When a traffic accident kills Ben Marris' (Duchovny) wife and soul mate Hannah (Taylor), sparing his 16-year-old daughter Sam (Thirlby), he feels as if his world is coming to an end. When the girl wakes up in the intensive care unit after the accident, she is not Sam at all—instead her deceased mom's spirit has taken over her body. Not knowing what else to do, Hannah begins her life as her teenage daughter, until she can figure out how to reunite her daughter's soul with its rightful body. When Sam's return to her body is eminent, both Ben and Hannah are not sure how they will tell Sam of The Secret possession of her body. Based on the novel Himitsu by Keigo Higashino. (Stacey Pendry)
Special features include an eight-minute behind-the-scenes featurette; interviews with Lili Taylor (12 minutes), David Duchovny (ten minutes), and Olivia Thirlby (eight minutes); and the original theatrical trailer.
The anamorphically enhanced 2.32:1 DVD is dominated by hues of brown and green, with a slight desaturation of colors across the board. Black levels are generally solid, but there are times when darker scenes are washed out. Resolution is slightly soft, but there are scenes that are resolved quite well. Shadow delineation is good. Contrast is balanced well, but fleshtones appear garish. Edge enhancement is not a problem, compression artifacts are rare, and source artifacts are very rare. The H.264 AVC-encoded Blu-ray Disc also has slightly soft resolution, but black levels and shadow delineation are nicely rendered, and the image can have an agreeable sense of depth. (Danny Richelieu)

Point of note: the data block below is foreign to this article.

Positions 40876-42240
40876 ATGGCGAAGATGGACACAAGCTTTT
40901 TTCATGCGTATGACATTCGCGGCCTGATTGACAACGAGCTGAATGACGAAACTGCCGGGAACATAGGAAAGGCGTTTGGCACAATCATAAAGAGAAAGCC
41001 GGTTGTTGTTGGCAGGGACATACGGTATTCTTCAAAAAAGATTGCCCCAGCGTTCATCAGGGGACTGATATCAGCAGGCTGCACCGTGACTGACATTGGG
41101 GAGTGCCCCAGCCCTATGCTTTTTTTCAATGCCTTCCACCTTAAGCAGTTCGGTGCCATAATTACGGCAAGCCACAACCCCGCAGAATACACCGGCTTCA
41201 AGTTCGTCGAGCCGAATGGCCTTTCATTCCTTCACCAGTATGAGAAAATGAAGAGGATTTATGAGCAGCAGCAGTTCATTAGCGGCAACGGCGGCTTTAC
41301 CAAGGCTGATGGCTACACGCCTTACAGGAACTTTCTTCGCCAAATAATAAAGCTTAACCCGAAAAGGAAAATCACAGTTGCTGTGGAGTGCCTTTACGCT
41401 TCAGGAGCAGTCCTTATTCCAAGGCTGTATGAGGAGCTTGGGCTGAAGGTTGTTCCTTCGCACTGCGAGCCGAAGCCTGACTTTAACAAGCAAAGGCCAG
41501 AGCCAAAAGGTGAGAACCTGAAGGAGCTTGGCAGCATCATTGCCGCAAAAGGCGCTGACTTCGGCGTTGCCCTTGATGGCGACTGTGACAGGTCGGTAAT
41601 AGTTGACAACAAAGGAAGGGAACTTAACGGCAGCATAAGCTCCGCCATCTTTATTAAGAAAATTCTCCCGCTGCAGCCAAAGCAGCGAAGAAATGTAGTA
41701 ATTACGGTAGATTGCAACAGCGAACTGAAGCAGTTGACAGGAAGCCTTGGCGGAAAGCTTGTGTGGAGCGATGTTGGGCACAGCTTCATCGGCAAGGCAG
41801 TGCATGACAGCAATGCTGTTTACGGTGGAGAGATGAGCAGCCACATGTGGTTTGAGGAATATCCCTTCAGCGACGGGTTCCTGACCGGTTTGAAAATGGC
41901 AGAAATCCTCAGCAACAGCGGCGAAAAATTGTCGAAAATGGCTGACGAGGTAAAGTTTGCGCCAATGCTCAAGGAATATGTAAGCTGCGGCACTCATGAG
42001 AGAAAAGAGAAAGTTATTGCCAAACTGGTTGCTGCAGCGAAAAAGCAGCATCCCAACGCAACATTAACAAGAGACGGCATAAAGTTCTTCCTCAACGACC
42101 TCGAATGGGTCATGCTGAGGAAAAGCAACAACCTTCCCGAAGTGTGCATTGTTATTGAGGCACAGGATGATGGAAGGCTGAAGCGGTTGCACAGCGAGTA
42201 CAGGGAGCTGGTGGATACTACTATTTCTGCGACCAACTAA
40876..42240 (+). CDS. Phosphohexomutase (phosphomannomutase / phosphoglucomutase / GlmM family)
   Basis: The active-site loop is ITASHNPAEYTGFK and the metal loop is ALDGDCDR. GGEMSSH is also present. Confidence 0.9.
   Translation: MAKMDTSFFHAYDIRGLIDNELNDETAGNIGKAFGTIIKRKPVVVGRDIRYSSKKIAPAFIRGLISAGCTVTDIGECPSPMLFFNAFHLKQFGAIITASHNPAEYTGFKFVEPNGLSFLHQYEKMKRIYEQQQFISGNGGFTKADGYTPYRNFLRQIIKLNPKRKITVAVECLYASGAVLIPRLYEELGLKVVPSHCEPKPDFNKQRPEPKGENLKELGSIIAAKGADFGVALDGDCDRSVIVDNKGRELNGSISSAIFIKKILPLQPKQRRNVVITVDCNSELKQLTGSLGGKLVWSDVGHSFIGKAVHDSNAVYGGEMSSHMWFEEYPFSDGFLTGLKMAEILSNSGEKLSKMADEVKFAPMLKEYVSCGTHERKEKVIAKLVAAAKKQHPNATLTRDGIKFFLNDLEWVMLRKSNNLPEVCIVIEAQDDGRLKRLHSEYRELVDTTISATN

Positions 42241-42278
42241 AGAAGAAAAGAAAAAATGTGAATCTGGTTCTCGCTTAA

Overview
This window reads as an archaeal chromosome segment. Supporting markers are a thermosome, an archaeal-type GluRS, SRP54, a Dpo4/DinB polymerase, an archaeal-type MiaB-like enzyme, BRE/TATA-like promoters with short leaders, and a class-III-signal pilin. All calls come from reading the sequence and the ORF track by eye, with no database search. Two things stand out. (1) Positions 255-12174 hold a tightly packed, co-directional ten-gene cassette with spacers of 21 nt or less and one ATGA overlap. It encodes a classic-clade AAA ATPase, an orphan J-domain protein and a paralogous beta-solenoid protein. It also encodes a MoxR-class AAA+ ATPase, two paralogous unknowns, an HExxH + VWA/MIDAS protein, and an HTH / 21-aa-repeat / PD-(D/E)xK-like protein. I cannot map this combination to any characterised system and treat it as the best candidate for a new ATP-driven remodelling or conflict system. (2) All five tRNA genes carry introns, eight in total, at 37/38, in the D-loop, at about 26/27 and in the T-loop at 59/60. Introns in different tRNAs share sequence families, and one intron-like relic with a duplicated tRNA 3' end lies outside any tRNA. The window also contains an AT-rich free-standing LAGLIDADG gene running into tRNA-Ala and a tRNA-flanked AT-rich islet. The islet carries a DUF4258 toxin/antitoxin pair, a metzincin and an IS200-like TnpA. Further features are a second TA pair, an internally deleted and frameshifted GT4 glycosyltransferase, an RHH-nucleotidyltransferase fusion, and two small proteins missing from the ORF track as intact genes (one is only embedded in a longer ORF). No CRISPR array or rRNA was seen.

The Dolby® Digital 5.1-channel soundtrack provides some surround envelopment, but the star of the mix is the front stage. Music and effects are mixed well across the stage, with good imaging between the loudspeakers. Phantom imaging around the rest of the room is limited, though. Dialogue sounds articulate and natural, but fidelity in general is slightly lacking. Dynamic range is good, and there is a palpable sense of dimension in the front stage. There is little in the way of sub-50 Hz bass, but what is there is well defined. The Blu-ray Disc's DTS-HD Master Audio™ encoding improves fidelity across the board, with even more natural-sounding dialogue and improved imaging across the front stage. Dynamic range is also improved, and subtleties in the soundtrack are nicely captured. (Danny Richelieu)